NAMAYINGO. About three weeks ago in Nakudi village, Banda Sub-county, Namayingo District, mourners dug a grave to bury their loved one. However, they came across rocks they believed to be gold in the grave. They closed it and dug another one, several kilometres away but they discovered traces of the precious mineral there too.
“Some people who came to dig the grave were gold miners from Tiira gold mining area in Sikuda, Busia District. They told us our area had huge gold deposits lying on the surface,” Stephen Wandera, the chairman of Nakudi mining area, told Daily Monitor last week.
He said after that day, [January 16], news of the gold discovery spread like wildfire, and soon the fortunes of the little unknown village of Nakudi changed from being an area known for small-scale farming and fishing, to a mining area.
Change in fortunes
Stephen Onyango, a resident, says for long, the village, characterised by limited social services, especially roads and water, small population, with the majority being farmers, has since changed as the gold deposits have attracted several people.
“We have more than 20,000 people converged in this village to get quick money out of gold mining. Some have come from far districts such as Mubende, Wakiso, Mbale, Iganga, Bugiri, Jinja and Busia. Some have even come from as far as Kenya to seek a fortune,” he reveals.
Mukuye Bwemweyana, a resident of Mubende-Kasanda, said when they heard the news of gold in Namayingo, they left the mines in Mubende and rushed to Nakudi.
“This area is blessed with a lot of gold. Before you even excavate, you come across rocks with gold,” he said.
The golden village
The Namayingo District chairperson, Mr Waiswa Obondo, said the district was endowed with huge deposits of gold. “Reports of the geological survey by the Ministry of Lands and Mineral Resources indicated that 80 per cent of the land in the district is endowed with gold and we believe this is a blessing to our people and the district. We have gold mining not only in Nakudi but also in Budde in Buyinja Sub-county, which is providing employment for our people.”
Just to show how serious the business is, more than 200 gold buyers, some from far as Kampala, have come to the area to buy gold from the miners.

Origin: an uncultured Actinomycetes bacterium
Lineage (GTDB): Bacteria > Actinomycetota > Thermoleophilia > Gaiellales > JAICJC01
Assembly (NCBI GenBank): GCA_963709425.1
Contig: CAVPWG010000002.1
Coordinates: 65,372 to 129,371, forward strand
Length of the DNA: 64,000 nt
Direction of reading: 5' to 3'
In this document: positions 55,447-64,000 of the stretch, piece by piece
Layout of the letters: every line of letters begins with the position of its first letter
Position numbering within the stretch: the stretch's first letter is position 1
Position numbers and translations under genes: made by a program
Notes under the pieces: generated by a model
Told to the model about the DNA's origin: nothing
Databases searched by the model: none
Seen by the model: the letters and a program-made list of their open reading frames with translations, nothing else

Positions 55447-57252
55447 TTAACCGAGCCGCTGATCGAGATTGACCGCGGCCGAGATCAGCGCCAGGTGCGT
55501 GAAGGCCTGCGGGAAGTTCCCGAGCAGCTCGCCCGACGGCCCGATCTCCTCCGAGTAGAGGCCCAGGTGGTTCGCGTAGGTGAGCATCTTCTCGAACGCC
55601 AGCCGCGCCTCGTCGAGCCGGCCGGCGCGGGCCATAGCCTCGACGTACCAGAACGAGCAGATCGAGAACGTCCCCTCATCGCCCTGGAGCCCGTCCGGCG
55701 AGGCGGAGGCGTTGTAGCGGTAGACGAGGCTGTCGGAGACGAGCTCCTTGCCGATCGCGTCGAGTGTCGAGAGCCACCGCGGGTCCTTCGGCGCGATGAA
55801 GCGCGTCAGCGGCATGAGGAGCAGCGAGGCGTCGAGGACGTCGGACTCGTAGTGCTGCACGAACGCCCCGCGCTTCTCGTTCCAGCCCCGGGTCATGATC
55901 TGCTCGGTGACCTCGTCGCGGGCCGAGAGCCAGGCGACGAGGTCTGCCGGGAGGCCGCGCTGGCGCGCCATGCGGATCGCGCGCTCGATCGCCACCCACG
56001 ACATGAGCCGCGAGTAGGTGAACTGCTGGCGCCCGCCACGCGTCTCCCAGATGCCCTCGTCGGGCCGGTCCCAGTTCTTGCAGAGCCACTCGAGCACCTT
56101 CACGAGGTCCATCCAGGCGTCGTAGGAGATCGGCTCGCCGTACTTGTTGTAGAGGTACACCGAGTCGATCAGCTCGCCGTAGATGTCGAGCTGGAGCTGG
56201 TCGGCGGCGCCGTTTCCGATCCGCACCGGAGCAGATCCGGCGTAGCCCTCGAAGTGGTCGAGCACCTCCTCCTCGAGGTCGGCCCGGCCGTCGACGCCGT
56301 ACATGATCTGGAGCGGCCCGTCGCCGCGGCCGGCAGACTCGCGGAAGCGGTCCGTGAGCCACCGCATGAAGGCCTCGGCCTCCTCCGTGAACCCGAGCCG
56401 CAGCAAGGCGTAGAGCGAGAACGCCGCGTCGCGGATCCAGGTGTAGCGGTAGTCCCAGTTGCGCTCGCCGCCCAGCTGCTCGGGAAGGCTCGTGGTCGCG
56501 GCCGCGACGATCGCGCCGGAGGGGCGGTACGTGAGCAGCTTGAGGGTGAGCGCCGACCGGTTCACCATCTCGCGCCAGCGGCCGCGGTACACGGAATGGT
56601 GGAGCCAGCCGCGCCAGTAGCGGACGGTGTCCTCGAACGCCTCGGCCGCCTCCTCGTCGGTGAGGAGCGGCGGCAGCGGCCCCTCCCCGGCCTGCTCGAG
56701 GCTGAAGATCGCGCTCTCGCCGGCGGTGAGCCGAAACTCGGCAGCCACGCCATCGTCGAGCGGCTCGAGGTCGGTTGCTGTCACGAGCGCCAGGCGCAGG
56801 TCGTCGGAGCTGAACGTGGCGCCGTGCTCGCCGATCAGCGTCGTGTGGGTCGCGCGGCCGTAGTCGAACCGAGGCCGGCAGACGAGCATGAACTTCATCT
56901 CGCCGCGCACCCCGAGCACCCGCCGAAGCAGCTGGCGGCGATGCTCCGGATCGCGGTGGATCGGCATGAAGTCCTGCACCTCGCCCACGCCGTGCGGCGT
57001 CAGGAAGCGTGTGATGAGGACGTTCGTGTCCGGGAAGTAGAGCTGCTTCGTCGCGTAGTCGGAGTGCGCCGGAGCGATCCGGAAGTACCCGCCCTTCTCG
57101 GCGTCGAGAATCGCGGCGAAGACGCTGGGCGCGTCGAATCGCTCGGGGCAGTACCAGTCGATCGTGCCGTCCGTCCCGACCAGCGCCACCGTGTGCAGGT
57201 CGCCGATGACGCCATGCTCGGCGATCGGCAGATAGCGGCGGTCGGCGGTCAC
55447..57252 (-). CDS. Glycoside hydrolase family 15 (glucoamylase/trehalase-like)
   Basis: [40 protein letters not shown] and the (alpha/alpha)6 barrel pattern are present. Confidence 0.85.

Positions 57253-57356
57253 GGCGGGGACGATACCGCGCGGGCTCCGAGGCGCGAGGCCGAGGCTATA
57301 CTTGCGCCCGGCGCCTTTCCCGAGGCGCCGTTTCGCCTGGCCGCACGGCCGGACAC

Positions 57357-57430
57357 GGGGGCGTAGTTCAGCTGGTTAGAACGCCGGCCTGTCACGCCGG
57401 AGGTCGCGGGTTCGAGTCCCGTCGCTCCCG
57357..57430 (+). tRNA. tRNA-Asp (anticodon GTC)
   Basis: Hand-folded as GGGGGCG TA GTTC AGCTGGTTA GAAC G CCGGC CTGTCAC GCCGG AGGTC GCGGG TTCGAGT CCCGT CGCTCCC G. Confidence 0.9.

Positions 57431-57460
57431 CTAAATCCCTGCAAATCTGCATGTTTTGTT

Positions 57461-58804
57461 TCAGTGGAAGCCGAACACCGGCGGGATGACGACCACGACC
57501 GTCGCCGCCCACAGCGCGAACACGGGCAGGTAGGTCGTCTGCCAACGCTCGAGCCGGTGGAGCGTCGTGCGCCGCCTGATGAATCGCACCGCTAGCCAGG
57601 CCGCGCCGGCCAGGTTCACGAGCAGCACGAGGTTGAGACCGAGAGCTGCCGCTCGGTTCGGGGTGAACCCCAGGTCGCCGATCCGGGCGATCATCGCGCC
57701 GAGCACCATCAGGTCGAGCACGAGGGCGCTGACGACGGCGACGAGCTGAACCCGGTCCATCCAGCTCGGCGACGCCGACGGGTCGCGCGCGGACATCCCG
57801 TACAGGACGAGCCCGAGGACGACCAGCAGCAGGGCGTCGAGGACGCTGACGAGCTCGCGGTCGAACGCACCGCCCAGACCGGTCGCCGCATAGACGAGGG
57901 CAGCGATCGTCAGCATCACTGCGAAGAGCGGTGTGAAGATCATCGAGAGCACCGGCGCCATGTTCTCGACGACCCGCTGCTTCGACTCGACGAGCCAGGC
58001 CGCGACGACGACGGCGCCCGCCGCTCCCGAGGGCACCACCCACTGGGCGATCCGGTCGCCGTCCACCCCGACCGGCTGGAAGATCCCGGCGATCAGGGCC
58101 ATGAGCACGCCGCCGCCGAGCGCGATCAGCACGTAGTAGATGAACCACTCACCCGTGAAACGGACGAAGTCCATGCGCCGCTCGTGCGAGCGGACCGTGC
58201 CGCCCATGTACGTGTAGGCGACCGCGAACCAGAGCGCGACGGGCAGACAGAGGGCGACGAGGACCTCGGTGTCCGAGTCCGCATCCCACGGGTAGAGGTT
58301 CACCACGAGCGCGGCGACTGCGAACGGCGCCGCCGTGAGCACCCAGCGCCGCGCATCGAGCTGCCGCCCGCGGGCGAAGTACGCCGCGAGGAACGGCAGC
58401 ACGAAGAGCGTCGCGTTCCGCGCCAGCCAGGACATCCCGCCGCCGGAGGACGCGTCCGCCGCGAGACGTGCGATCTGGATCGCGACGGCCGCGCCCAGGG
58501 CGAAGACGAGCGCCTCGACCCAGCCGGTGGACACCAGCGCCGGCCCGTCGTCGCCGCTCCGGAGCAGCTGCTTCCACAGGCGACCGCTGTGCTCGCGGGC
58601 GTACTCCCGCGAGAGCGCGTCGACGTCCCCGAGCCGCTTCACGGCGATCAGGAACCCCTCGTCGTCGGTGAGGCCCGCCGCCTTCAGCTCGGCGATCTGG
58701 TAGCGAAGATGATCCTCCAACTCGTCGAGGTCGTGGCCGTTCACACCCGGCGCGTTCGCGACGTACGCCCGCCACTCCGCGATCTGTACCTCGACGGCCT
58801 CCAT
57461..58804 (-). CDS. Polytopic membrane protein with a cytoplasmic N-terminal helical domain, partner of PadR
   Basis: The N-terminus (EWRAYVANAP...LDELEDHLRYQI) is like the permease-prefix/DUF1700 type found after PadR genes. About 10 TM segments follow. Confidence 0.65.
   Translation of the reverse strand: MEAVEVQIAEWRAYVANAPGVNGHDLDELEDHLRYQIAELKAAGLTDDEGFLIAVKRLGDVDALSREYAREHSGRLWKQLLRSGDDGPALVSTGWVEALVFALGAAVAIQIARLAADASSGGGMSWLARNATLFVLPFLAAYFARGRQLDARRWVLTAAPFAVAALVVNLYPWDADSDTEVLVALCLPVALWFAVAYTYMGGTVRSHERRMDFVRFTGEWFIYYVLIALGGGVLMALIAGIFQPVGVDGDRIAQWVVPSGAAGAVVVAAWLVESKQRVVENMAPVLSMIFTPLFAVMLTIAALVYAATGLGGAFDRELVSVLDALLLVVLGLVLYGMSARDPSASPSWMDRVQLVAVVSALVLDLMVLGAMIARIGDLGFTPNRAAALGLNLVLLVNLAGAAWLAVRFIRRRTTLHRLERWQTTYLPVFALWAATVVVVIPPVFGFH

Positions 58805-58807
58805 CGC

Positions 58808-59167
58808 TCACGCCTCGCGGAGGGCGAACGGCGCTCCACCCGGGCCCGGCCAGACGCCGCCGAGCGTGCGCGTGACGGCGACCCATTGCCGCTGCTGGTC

“There is a lot of gold here. I usually spend two days buying and the third day I leave for Kampala where we have ready market for the gold,” a buyer, who declined to reveal his identity, said.
A tale is told of a 10-year-old whose father gave him Shs30,000 to buy one basin of rocks, and on processing them, the youngster got gold worth Shs3 million.
Not all that glitters…
However, not everyone has a success story. Unlike other miners and dealers, Justin Gusino, a resident of Buswale Sub-county, has a sad tale about the business.
“I used Shs100,000 to buy two basins of rocks which they told me had gold but after processing them, I could not get any gold. I wonder whether gold mining has some superstitions involved,” he said.
Some locals believe that if you have sex with a woman a day before going to the mines, then you will not find any gold.
“We are avoiding the many women who are here for the sake of getting money,” one miner said.
Though this superstition cannot be verified, leaders believe it will help in reducing cases of prostitution and sexually related diseases, especially HIV/Aids.
Stephen Mayende, a teacher who has hired a 6 x 6 feet piece of land to mine gold, said two weeks ago, he used to pay Shs700,000 for the land but the price has now risen to about Shs2m. He blames the increasing prices on the fact that more people are taking interest in the land.
Also, as people rush to make quick money, the hygiene standards at Nakudi mining area have deteriorated. There are no latrines to serve the many miners and as a result, open defecation is the order of the day. They also have no access to clean water, and rely on the contaminated lake water [Lake Victoria].
“Gold mining is causing pollution of the lake, the miners are using mercury to purify gold and leaving it to drain into Lake Victoria. This is polluting the water, posing a danger to the fish and the people who consume the water,” Mr Alex Busagwa, the Namayingo district environment officer, said.
He also said some of the gold processing activities are done close to the gardens and may therefore contaminate the crops, putting the people who consume the crops at risks.
Mr Busagwa also warned of impending food insecurity in the area, citing cases where all families have abandoned farming and resorted to gold mining.